Worse, though, is that it sells out its characters, and erases the significance of stories that preceded it. My first inkling of this was watching Peter and Alan interact in a hallway outside the bunker, as Miksa and a few other randoms investigate the slaughter that the Scythe and his minions left in their wake. It took me by surprise—holy crap, this is Peter! Peter, who was a monkey-person running around in the ducts. Peter, who is the reason Alan and Julia split up. Peter, who is the reason that they came to Arctic in the first place. His eyes aren’t all black and crazy anymore and he walks around like a regular person having regular conversations.

Helix chooses to commemorate this miracle—which, can I just restate, is the resolution of the premise of the entire show—by ignoring it completely. Yup, Peter’s back, cool, what about this guy with a scythe, huh?


As the title indicates, “The Reaping” is entirely about a pretty juvenile plot to avoid the Scythe. Any character development or even resolution for Peter is limited to a few stilted conversations with my two favorite characters: Alan and Sarah. Alan can’t cast off his dour expression even for his brother’s resurrection; and Sarah’s character has bounced between super-genius, lovelorn fool, and naïve pretty girl for the entire season, so it’s not like she’s offering a lot of depth, either. Peter’s conversation with her is supposed to illuminate her character, but mostly it is just boring.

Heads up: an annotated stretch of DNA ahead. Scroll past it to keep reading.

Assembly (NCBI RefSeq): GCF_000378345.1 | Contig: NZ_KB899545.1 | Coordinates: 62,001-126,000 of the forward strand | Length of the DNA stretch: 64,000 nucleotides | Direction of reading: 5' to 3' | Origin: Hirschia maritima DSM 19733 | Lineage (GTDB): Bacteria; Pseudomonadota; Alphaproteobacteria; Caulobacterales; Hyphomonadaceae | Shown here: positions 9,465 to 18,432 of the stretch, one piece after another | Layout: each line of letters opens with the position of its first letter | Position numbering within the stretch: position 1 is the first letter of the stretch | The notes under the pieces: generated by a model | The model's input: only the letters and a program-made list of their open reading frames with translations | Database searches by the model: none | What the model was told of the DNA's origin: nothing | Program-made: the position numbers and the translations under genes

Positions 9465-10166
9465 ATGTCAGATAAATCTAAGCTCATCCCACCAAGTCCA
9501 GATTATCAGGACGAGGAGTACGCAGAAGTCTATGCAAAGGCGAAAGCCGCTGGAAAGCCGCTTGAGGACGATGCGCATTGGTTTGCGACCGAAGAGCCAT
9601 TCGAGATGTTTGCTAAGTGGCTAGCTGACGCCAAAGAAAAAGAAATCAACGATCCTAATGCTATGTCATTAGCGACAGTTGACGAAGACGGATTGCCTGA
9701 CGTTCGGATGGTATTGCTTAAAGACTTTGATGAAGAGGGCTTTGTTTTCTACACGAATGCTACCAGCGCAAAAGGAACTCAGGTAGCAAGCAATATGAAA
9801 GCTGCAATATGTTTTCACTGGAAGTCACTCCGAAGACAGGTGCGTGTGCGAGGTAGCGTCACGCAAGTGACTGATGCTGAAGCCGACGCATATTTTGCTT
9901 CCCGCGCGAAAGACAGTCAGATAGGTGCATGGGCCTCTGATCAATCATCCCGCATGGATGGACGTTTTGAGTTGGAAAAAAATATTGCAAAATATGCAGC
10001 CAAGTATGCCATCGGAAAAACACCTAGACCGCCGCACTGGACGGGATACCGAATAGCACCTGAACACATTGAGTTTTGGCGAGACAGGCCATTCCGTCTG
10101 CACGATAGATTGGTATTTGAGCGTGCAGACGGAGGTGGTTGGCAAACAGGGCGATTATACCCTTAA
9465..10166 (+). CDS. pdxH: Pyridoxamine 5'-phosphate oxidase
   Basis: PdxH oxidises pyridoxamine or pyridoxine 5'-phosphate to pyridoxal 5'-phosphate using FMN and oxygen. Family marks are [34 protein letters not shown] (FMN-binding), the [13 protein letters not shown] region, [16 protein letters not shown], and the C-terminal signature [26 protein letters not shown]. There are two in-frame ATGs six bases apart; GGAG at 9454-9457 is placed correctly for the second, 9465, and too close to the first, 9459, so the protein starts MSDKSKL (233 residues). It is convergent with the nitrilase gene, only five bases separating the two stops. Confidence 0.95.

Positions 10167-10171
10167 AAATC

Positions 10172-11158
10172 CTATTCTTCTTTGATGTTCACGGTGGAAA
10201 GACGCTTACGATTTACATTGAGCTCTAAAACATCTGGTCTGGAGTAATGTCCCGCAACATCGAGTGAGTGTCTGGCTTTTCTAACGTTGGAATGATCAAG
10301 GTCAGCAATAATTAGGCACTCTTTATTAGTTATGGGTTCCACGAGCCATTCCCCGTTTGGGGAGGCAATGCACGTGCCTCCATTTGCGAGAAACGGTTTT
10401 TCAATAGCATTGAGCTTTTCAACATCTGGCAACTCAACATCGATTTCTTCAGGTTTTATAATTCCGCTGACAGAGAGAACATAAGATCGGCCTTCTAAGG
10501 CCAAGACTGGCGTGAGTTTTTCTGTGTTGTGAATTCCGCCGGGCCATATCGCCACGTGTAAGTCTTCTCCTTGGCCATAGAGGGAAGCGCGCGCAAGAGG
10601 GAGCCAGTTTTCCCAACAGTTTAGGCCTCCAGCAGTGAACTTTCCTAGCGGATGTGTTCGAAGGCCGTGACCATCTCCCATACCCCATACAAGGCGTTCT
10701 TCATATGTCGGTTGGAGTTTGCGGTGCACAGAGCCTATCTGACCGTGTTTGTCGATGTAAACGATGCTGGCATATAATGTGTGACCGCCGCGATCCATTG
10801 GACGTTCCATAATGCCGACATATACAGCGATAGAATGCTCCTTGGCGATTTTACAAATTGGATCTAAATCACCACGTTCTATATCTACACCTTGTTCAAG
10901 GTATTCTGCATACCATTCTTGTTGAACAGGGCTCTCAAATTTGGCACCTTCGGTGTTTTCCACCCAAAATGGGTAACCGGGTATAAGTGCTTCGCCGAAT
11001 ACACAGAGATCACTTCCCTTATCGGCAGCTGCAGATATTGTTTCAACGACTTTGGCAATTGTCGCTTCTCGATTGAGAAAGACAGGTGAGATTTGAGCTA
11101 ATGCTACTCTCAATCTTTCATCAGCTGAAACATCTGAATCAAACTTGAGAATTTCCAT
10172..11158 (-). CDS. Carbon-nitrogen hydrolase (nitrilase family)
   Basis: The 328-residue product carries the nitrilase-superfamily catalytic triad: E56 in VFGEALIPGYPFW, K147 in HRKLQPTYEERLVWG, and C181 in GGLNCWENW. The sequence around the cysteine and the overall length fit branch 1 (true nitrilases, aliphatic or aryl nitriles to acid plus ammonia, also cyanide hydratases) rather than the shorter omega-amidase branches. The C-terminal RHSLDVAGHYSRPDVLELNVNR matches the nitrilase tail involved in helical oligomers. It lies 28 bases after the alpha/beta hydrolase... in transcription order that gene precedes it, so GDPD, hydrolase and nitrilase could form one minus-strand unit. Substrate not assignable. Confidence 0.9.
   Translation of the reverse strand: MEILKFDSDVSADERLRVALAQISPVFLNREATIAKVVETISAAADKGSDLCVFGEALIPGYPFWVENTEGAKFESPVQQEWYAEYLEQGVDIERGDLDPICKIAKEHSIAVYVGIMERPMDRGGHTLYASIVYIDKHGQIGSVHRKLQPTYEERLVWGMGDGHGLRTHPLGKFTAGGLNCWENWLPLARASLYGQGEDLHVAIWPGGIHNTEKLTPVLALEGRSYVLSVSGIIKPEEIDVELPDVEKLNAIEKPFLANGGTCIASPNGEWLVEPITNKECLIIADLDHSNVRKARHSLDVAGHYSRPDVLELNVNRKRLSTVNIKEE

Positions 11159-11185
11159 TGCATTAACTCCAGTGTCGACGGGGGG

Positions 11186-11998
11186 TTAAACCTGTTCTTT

Peter doesn’t even talk to Julia in a serious way—he talks about her to Sarah, but that’s the extent of it (unless I missed something huge). Instead Julia saves her heart-to-hearts for Sarah and Miksa, which end up being two of the most bizarre conversations in the show. I’m interested in Julia as a character, and I’m excited to see her be immortal or whatever, but it was very, very strange to me that Julia and Sarah concluded that immortality is like totally the best, or whatever, for cosmetic reasons. Whee, you get to look 26 forever, as everyone you love dies and you grow weary of everything on the planet! There’s something here about how Julia and Sarah are optimistic about immortality when they shouldn’t be—as the creepy guy in the passages underneath told us a few episodes ago—but this is not a theme that is getting explored in this episode.